THREE CUPS OF TEA
ONE MAN'S MISSION TO FIGHT TERRORISM AND BUILD NATIONS... ONE SCHOOL AT A TIME
GREG MORTENSON and DAVID OLIVER RELIN
INTRODUCTION IN MR. MORTENSON'S ORBIT 1
CHAPTER 1 FAILURE 7
CHAPTER 2 THE WRONG SIDE OF THE RIVER 17
CHAPTER 3 "PROGRESS AND PERFECTION" 27
CHAPTER 4 SELF-STORAGE 34
CHAPTER 5 580 LETTERS, ONE CHECK 47
CHAPTER 6 RAWALPINDI'S ROOFTOPS AT DUSK 57
CHAPTER 7 HARD WAY HOME 70
CHAPTER 8 BEATEN BY THE BRALDU 83
CHAPTER 9 THE PEOPLE HAVE SPOKEN 98
CHAPTER 10 BUILDING BRIDGES 108
CHAPTER 11 SIX DAYS 125
CHAPTER 12 HAJI ALI'S LESSON 136
CHAPTER 13 "A SMILE SHOULD BE MORE THAN A MEMORY" 154
CHAPTER 14 EQUILIBRIUM 174
CHAPTER 15 MORTENSON IN MOTION 184
CHAPTER 16 RED VELVET BOX 198
CHAPTER 17 CHERRY TREES IN THE SAND 211
CHAPTER 18 SHROUDED FIGURE 225
CHAPTER 19 A VILLAGE CALLED NEW YORK 241
CHAPTER 20 TEA WITH THE TALIBAN 261
CHAPTER 21 RUMSFELD'S SHOES 278
CHAPTER 22 "THE ENEMY IS IGNORANCE" 297
CHAPTER 23 STONES INTO SCHOOLS 314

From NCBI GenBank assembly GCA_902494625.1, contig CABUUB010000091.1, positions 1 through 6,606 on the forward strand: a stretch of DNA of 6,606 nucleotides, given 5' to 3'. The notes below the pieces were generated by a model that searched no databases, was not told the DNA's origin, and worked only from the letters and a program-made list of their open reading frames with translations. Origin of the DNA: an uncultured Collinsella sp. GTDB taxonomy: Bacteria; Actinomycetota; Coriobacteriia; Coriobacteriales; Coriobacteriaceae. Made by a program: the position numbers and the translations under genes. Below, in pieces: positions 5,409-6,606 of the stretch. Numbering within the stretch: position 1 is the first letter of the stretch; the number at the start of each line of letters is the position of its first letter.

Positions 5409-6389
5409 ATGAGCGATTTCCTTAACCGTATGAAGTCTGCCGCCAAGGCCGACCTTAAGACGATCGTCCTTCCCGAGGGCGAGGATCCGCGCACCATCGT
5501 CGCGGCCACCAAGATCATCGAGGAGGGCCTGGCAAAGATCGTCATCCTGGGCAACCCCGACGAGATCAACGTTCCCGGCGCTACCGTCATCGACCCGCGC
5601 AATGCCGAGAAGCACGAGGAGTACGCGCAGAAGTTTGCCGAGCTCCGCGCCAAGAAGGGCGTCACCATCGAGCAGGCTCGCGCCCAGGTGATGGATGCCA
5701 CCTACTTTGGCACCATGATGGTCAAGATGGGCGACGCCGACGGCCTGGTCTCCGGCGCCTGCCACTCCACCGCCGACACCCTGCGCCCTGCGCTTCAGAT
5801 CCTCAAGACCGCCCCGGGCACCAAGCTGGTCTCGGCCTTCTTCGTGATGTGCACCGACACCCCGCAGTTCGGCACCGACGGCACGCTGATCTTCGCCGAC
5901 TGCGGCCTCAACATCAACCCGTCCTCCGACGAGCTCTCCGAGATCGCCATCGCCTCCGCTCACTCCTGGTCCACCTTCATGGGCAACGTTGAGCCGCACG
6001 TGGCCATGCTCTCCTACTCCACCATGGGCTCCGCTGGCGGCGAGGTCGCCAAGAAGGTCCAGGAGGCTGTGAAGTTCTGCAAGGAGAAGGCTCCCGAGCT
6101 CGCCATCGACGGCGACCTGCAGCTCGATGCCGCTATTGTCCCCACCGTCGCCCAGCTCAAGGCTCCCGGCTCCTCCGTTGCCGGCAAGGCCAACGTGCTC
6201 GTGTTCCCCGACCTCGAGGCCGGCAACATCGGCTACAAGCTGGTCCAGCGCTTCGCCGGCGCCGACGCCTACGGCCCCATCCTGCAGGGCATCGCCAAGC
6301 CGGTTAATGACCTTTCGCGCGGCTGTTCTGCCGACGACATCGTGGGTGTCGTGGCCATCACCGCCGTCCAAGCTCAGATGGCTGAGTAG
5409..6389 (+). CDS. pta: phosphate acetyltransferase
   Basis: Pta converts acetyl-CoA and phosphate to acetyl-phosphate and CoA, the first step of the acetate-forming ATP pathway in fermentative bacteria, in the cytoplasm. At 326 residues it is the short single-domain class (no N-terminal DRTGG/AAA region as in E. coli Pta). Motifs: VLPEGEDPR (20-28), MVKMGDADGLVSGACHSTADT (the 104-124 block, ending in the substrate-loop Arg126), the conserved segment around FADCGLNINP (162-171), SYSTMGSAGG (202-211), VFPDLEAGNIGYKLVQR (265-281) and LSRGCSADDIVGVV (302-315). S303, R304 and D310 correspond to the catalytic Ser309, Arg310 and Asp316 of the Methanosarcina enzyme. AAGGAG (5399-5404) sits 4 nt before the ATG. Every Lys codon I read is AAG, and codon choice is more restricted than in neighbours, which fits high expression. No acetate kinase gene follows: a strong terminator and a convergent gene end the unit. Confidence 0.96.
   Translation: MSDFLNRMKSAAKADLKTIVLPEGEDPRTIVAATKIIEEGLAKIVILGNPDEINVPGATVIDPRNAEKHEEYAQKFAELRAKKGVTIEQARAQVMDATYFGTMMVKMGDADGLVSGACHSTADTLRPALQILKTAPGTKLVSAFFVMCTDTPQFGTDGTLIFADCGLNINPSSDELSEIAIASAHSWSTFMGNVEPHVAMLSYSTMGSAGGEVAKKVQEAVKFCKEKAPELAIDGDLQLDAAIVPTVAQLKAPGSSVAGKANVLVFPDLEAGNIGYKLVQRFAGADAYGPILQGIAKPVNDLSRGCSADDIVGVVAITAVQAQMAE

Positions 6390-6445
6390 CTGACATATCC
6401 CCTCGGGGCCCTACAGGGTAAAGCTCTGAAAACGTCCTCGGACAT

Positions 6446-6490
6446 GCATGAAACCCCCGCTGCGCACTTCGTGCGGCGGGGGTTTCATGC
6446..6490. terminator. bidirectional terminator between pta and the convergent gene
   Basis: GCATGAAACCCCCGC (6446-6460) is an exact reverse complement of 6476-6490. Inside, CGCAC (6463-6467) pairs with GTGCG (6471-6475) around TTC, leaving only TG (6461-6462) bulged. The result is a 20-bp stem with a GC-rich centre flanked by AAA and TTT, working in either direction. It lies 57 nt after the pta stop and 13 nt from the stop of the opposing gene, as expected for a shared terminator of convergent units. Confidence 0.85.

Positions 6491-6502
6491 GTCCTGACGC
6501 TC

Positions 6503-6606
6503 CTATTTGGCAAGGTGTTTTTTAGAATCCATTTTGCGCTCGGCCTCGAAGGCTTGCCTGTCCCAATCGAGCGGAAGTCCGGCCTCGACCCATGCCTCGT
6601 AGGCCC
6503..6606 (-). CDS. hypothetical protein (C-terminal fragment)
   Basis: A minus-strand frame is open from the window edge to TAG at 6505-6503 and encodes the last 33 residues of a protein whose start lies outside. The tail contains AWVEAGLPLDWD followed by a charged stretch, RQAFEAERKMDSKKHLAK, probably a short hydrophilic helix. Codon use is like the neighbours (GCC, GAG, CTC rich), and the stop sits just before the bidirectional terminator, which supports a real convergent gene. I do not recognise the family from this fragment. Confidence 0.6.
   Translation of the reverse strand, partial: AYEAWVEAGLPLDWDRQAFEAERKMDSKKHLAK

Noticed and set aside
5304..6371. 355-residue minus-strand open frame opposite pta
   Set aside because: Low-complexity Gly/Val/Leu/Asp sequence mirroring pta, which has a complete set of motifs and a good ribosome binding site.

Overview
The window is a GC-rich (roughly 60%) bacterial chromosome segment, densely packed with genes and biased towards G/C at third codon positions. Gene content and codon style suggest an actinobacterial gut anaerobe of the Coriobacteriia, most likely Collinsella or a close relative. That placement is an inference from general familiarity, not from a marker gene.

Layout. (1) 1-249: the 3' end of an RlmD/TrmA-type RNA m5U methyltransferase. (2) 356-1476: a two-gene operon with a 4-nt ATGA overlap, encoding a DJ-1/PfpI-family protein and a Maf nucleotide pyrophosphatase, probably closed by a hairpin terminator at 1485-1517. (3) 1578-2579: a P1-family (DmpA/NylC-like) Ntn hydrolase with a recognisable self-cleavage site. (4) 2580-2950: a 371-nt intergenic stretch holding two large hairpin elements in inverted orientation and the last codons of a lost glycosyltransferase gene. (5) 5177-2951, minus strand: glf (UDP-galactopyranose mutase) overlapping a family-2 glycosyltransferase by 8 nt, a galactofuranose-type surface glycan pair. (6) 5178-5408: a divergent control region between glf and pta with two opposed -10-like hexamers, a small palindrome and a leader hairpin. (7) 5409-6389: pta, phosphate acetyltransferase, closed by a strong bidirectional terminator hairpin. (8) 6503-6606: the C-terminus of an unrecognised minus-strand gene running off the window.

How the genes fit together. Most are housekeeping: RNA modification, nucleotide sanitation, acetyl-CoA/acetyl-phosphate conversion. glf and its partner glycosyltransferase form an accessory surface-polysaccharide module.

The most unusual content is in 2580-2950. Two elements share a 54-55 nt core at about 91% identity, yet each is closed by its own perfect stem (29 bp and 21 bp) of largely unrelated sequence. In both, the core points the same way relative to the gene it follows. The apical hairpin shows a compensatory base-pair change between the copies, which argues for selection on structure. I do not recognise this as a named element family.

THREE CUPS OF TEA
IN MR. MORTENSON'S ORBIT
The little red light had been flashing for five minutes before Bhangoo paid it any attention. "The fuel gages on these old aircraft are notoriously unreliable," Brigadier General Bhangoo, one of Pakistan's most experienced high-altitude helicopter pilots, said, tapping it. I wasn't sure if that was meant to make me feel better.
I rode next to Bhangoo, looking down past my feet through the Vietnam-era Alouette's bubble windshield. Two thousand feet below us a river twisted, hemmed in by rocky crags jutting out from both sides of the Hunza Valley. At eye level, we soared past hanging green glaciers, splintering under a tropical sun. Bhangoo flew on unperturbed, flicking the ash of his cigarette out a vent, next to a sticker that said "No smoking."
From the rear of the aircraft Greg Mortenson reached his long arm out to tap Bhangoo on the shoulder of his flight suit. "General, sir," Mortenson shouted, "I think we're heading the wrong way."
Brigadier Bhangoo had been President Musharraf's personal pilot before retiring from the military to join a civil aviation company. He was in his late sixties, with salt-and-pepper hair and a mustache as clipped and cultivated as the vowels he'd inherited from the private British colonial school he'd attended as boy with Musharraf and many of Pakistan's other future leaders.
The general tossed his cigarette through the vent and blew out his breath. Then he bent to compare the store-bought GPS unit he balanced on his knee with a military-grade map Mortenson folded to highlight what he thought was our position.